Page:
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Adding Audit Value

Ian Cooke, CISA, CRISC, CGEIT, COBIT Assessor and Implementer, CFE, CPTE, DipFM, ITIL Foundation, Six Sigma Green Belt, Group IT Audit Manager, An Post
| Published: 9/10/2018 3:02 PM | Category: Audit-Assurance | Permalink | Email this Post | Comments (0)

Ian CookeOne of my favorite, if not my favorite, novels is Let the Great World Spin by Colum McCann. The book is centered around Philippe Petit's 1974 high-wire walk between the Twin Towers of the World Trade Center. There is a poignant scene in the book when a mother who has just lost her son, a solider, looks out her window, sees the walk in progress and reacts with disgust—how dare he risk his life in that manner—my son is dead! However, from Petit’s point of view, this is what makes him feel alive (as his TED Talk demonstrates). This is his passion, this is what he values. Value means different things to different people, depending on their perspective.  

Similarly, according to James Roth, the definition of "value added" can vary considerably from one audit department to the next. For many practitioners, this phrase describes audit work that helps management improve the business, rather than assignments that simply verify compliance with policies and procedures. For others, the opposite meaning may apply.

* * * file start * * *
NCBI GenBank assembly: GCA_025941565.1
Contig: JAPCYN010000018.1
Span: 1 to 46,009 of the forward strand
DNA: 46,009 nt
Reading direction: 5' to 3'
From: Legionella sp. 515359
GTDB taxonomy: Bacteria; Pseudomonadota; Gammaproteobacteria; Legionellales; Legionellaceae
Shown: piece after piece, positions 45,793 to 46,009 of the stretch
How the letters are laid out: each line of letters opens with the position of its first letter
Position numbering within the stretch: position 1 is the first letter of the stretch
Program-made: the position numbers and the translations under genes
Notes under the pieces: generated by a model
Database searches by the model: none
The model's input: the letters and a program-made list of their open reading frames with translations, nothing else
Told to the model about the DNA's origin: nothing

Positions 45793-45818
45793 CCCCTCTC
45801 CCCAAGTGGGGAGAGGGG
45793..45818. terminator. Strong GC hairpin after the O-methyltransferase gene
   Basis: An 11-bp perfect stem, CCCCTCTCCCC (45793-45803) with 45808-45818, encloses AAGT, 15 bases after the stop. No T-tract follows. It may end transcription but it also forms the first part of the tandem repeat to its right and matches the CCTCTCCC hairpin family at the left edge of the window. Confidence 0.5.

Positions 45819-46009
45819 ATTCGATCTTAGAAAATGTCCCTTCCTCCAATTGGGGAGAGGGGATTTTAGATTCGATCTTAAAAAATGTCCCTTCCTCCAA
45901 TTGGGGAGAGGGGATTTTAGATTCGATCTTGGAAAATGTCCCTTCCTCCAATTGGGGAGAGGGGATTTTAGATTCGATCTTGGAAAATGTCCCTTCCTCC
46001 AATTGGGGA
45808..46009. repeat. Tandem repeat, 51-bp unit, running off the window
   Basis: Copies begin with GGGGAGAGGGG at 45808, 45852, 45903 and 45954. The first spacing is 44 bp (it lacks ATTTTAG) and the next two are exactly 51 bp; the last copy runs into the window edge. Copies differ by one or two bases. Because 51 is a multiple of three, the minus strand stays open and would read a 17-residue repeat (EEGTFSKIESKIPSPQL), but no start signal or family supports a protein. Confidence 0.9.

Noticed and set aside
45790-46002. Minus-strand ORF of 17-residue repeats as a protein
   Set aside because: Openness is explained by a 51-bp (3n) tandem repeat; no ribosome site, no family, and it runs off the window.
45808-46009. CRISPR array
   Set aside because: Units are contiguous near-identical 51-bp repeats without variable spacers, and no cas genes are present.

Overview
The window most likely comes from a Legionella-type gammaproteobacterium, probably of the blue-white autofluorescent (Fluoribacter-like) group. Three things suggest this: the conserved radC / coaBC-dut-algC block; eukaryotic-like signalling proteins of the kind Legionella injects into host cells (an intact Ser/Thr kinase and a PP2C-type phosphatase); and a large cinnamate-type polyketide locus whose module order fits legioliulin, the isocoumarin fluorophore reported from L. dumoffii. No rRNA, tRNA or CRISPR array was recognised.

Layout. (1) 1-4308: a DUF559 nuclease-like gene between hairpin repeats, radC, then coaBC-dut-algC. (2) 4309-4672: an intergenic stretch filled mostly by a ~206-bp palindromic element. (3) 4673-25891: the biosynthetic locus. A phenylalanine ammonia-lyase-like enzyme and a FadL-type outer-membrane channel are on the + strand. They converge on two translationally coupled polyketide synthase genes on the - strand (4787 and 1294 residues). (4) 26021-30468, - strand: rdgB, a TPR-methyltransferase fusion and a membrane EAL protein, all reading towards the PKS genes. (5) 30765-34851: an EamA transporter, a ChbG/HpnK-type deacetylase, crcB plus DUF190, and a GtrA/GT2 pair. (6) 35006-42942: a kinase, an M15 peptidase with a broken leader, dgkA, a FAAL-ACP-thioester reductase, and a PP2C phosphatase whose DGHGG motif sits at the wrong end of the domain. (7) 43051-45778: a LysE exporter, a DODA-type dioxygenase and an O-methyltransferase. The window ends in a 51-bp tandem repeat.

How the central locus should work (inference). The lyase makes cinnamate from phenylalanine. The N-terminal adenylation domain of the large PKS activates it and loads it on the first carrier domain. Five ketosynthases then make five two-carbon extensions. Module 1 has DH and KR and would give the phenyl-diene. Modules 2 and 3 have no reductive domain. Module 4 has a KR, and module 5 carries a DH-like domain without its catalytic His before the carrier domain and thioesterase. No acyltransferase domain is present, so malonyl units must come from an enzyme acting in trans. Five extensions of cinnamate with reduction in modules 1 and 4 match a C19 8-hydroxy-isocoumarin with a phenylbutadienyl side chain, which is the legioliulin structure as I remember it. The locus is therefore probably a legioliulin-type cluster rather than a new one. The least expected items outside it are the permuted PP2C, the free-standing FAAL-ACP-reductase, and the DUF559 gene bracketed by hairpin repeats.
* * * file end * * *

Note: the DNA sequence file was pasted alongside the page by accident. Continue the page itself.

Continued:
However, despite the significant diversity in their specific practices,  Roth has observed remarkable similarities in certain key areas among best practice audit departments. These audit shops form a collective profile with the following 5 value-adding characteristics:

  1. Extensive staff expertise
  2. A challenging work environment (for audit staff)
  3. Organizational alignment
  4. Participative, qualitative, real-time risk assessment
  5. An array of audit services (including process audits)

I discuss 2 of these characteristics in my recent IS Audit Basics column in the ISACA Journal Add Value to What Is Valued.” Specifically, (a) achieving organizational alignment by following the COBIT 5 goals cascade or, where this is not in place, mapping upward from processes to generic IT and enterprise goals that the organization can then review from a value perspective, and (b) auditing the processes that add this value horizontally across the enterprise using the generic COBIT 5-based assurance engagement approach.

Read Ian Cooke’s recent Journal article:
Add Value to What Is Valued,” ISACA Journal, volume 4, 2018.


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